Achieving a ‘gluten free’ diet is an almost impossible task due to contamination and inadvertent consumption, according to researchers who are calling for the term to be rebranded as a ‘gluten restricted’ diet.
Presented at DDW 2018, new findings from a Canadian study of people with coeliac disease following a gluten free diet show that 66% were unknowingly exposed to gluten over a ten day period.
The ‘DOGGIE BAG’ trial of 18 people who had followed a gluten free diet for two years used industry-standard ELISA tests to measure the presence of gluten immunogenic peptides (GIP) in retained samples of all food consumed by participants over a ten day period. GIP levels were also measured in participants stool and urine.
Despite all participants believing they had strictly followed a gluten free diet, gluten exposure was detected on at least one occasion for 12 of the 18 participants. Overall, 8% of food sample, 11% of stool samples and 6% of urine sample tested positive for GIP.
Study investigator Dr Jocelyn Silvester a Canadian gastroenterologist now working at Celiac Research Program, Harvard Medical School, Boston, said it was notable that tissue transglutaminase (TTG) levels did not correlate with gluten exposure, and 40% of the participants had signs of persistent mucosal damage (Marsh 3a).
“Gluten is out there, it is pervasive and inadvertent moderate gluten exposures are likely to be common,” she said.
“This raises the question of the gluten free diet and whether or not this is an aspirational goal. It’s important to step back a bit and see that the ‘gluten free diet’ as we understand it is not eliminating all gluten.”
“And so perhaps we need a rebranding exercise – to call it a gluten restricted or gluten limited diet might be a better term,” she added.
Speaking at the same session, paediatric gastroenterologist Dr Alfonso Rodriguez-Herrera, of Seville, Spain, said it was not surprising that inadvertent gluten exposure was common among people with celiac disease because gluten was widespread and almost indestructible. Small amounts of gluten were sometimes present even in ‘gluten free’ foods and its immunogenic properties were not easily eliminated by cooking, he said.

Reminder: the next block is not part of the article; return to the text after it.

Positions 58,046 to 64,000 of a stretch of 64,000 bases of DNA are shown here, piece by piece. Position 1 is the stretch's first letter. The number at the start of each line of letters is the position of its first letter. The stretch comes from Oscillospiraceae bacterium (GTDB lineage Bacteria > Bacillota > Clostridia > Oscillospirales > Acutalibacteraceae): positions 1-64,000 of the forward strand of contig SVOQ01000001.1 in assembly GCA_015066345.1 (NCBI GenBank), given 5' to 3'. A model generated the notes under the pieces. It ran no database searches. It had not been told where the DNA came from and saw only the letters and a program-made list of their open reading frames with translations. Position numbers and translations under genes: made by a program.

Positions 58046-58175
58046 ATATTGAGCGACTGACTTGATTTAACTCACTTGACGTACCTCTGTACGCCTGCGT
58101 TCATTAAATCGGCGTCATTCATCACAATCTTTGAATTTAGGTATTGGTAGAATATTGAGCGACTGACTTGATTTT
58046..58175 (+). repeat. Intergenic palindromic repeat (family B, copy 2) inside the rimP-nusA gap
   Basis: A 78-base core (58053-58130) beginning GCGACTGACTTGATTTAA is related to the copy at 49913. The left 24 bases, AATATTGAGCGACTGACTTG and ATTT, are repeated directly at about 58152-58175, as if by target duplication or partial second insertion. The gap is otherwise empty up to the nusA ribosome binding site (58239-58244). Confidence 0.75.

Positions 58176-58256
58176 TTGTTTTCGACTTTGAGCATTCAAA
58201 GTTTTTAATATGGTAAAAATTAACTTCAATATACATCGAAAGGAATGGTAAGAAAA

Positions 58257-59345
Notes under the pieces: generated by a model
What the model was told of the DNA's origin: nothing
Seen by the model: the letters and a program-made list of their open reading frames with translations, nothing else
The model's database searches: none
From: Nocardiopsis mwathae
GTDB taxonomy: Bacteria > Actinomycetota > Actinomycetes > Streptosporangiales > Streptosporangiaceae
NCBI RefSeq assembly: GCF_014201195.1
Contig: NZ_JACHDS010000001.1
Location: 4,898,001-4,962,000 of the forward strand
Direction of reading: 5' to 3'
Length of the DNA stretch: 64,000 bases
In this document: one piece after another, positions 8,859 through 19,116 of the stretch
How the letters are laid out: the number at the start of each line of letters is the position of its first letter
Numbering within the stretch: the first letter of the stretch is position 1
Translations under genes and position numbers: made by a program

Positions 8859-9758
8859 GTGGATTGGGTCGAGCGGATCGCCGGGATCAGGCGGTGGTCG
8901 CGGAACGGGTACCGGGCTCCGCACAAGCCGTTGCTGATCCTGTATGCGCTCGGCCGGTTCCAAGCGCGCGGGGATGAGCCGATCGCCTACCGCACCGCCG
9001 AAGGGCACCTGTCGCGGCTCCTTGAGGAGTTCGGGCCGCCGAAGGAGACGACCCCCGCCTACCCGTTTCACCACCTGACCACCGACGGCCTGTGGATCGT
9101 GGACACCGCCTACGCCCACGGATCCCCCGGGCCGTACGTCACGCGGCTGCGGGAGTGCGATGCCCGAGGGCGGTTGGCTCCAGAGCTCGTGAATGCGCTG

Only small amounts – as little as 50mg – of gluten could contribute to inflammation and mucosal damage, and many people were inadvertently exposed to such levels of gluten from things such as lipstick, sauces, postage stamps, sweets, soups and malted beverages, he noted.
Most people with gluten contamination were confident they were ‘gluten free’ and almost 70% did not report any symptoms, he added.
A campaign mounted by coeliac groups in Spain had raised awareness of inadvertent gluten exposure though ‘cross-contamination’ in kitchens and restaurants via items such as toasters, serving spoons and even in cracks in wooden tables.
Dr Herrera said GIP tests now offered reliable checks for gluten exposure via stool and urine, and it was unrealistic to rely on diet questionnaires or serology as guides to gluten exposure. He noted that in one recent study 75% of patients with positive GIP tests had negative TTG serology.
“Objective monitoring of gluten contamination in the diet is now possible. GIP testing will be available in hospitals but also at home and will empower patients and give them more autonomy,” he concluded.